According to the present invention there is provided a dosage form for drug active agents, reagents or the like, comprising a film-like carrier material having an active agent-containing coating on one side thereof, wherein said carrier material is a release paper, a release film or a release foil and said active agent-containing coating, is removed dosewise from the carrier material following subdivision into dosage units.
The novel dosage form has a number of important advantages.
Since the carrier does not form part of the dosage form itself, it has the necessary strength, without impairing the acceptance of the medicament by the patient. In the case of highly active drugs, the active agent-containing coating can be very thin, because the carrier material ensures the necessary mechanical strength.
Further, with the aid of modern application processes, the active agent-containing coating can be applied with a constant thickness.
If sterilization is necessary, this can be achieved without difficulty by radiation treatment as a result of the limited coating thickness.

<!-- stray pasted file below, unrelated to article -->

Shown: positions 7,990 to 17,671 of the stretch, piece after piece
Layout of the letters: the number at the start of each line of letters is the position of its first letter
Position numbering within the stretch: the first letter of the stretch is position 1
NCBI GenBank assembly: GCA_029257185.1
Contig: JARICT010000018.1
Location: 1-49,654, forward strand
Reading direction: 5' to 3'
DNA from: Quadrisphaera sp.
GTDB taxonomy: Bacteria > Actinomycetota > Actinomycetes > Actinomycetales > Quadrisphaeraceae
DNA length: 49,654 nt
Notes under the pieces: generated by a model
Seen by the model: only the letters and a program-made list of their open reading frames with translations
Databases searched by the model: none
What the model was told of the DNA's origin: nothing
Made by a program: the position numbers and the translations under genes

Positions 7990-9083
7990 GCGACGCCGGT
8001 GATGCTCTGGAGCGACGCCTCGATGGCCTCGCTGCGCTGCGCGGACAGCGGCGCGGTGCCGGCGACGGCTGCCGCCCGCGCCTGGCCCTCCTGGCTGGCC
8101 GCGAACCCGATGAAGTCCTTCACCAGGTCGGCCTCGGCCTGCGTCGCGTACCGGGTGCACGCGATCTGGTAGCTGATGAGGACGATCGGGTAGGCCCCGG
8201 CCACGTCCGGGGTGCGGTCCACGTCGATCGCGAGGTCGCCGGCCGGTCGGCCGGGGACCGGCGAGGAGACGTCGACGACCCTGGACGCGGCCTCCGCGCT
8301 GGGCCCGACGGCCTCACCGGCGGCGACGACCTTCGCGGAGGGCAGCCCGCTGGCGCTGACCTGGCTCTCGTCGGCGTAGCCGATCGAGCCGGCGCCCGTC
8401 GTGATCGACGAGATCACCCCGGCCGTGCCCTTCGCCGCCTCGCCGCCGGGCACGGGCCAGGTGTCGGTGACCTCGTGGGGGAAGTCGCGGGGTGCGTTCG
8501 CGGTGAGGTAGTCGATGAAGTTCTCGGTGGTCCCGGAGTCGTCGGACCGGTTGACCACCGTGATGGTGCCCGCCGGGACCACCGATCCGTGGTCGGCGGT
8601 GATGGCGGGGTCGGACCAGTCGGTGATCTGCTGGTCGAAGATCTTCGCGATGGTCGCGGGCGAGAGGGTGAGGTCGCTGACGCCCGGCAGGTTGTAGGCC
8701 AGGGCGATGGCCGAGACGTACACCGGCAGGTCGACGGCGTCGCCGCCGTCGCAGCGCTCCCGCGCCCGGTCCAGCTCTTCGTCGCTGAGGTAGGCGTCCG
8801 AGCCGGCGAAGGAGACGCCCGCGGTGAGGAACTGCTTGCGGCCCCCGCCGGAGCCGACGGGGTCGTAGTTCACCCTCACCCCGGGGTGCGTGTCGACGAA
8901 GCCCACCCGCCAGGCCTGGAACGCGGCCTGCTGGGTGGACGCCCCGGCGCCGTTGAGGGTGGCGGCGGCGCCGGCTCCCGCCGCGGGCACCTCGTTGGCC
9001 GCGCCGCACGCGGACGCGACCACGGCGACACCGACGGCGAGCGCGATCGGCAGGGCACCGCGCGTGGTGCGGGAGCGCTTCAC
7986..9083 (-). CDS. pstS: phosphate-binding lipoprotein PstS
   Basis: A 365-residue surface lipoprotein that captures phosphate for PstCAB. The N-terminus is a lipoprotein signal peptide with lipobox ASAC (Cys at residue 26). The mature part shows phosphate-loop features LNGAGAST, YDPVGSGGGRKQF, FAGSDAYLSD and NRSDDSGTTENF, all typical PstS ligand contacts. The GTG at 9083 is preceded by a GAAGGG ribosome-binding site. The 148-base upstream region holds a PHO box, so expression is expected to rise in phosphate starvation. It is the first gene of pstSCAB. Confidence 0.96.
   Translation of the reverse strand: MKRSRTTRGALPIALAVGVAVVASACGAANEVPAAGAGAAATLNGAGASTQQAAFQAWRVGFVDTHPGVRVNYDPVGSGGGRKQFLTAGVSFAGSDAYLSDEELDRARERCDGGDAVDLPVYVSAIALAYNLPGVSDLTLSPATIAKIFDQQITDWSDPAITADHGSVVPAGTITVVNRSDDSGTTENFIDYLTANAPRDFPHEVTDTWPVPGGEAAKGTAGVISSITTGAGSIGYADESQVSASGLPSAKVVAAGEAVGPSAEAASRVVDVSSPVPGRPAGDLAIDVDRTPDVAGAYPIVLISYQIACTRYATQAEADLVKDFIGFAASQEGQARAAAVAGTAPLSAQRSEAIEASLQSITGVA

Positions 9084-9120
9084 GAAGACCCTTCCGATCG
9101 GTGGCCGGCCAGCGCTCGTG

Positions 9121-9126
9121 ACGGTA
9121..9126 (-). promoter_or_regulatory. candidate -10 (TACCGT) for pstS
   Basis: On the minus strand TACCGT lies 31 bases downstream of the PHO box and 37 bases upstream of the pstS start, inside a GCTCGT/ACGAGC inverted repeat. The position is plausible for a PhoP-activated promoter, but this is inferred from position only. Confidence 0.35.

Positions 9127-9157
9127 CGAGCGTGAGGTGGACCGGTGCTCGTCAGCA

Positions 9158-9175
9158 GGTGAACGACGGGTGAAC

The carrier can be printed at the front and particularly the back with various information, and as a result of the relatively large surface of, for example, 4 to 10 cm.sup.2, detailed information for the patient can be printed on the uncoated carrier material.
In addition, the dosage units can be subdivided or split, so that only one product need be produced for different dosages (e.g. for adults and children). However, the prior subdivision can be carried out by the pharmacist or in hospitals in accordance with the doctor's prescription.
The novel dosage requires very little space. Thus, in place of folding boxes, it is possible to use bags or pouches made from plastic film or plastic-coated paper, into which the product is sealed, in much the same way as moist refreshing cloths or towelettes.